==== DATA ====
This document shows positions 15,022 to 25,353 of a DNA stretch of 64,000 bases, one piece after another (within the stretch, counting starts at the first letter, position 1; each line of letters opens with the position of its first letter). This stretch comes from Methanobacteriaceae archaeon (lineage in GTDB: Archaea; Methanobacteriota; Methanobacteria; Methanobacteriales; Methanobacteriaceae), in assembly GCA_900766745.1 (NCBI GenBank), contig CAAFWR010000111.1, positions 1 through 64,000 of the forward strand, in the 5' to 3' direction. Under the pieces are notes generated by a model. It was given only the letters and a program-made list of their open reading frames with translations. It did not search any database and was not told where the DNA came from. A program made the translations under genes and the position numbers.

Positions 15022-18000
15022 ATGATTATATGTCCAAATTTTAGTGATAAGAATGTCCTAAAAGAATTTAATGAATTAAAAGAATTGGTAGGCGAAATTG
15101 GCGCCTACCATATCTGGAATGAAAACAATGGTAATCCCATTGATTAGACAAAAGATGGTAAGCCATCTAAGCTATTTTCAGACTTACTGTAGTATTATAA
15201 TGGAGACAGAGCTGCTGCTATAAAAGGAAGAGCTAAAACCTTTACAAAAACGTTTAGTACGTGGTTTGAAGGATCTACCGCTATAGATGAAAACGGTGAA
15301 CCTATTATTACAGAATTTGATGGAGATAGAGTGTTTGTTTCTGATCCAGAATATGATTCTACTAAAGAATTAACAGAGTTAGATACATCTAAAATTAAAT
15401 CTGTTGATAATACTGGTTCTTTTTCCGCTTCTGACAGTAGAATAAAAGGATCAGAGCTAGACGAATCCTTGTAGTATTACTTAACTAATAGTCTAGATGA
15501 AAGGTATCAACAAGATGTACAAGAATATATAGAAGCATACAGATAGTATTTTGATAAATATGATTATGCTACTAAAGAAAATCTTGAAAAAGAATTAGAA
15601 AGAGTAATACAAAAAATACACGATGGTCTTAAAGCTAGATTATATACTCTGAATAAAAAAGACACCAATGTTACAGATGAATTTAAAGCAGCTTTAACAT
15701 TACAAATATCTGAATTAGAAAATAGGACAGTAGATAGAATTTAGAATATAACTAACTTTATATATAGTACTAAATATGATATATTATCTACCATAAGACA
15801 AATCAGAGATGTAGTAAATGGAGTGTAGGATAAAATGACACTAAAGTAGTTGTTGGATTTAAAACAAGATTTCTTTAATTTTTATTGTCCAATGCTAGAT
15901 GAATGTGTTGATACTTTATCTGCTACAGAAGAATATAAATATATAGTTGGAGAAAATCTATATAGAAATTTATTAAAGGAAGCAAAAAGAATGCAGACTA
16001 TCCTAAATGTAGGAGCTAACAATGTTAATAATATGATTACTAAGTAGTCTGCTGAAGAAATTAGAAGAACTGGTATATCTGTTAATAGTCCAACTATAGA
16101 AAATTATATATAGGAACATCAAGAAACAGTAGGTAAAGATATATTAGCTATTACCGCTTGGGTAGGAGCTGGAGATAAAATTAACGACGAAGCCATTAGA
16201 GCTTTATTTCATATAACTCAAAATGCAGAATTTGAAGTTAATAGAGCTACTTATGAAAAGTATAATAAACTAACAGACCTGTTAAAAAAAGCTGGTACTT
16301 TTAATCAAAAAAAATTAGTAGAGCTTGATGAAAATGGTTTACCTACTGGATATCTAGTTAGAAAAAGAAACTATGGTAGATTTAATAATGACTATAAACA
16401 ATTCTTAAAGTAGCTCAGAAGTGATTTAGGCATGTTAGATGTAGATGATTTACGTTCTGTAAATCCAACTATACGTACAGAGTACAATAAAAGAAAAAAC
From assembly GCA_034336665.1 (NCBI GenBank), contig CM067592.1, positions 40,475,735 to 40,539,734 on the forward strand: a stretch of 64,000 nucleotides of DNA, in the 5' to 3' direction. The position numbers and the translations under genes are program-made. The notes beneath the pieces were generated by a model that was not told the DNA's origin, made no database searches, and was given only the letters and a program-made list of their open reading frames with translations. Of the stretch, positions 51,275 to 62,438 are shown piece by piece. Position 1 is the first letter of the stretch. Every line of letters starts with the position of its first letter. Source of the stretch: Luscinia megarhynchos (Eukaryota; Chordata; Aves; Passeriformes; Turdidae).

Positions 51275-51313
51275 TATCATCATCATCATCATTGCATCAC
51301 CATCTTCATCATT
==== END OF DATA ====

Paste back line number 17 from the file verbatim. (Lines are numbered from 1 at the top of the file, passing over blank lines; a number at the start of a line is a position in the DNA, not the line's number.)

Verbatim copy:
16401 ATTCTTAAAGTAGCTCAGAAGTGATTTAGGCATGTTAGATGTAGATGATTTACGTTCTGTAAATCCAACTATACGTACAGAGTACAATAAAAGAAAAAAC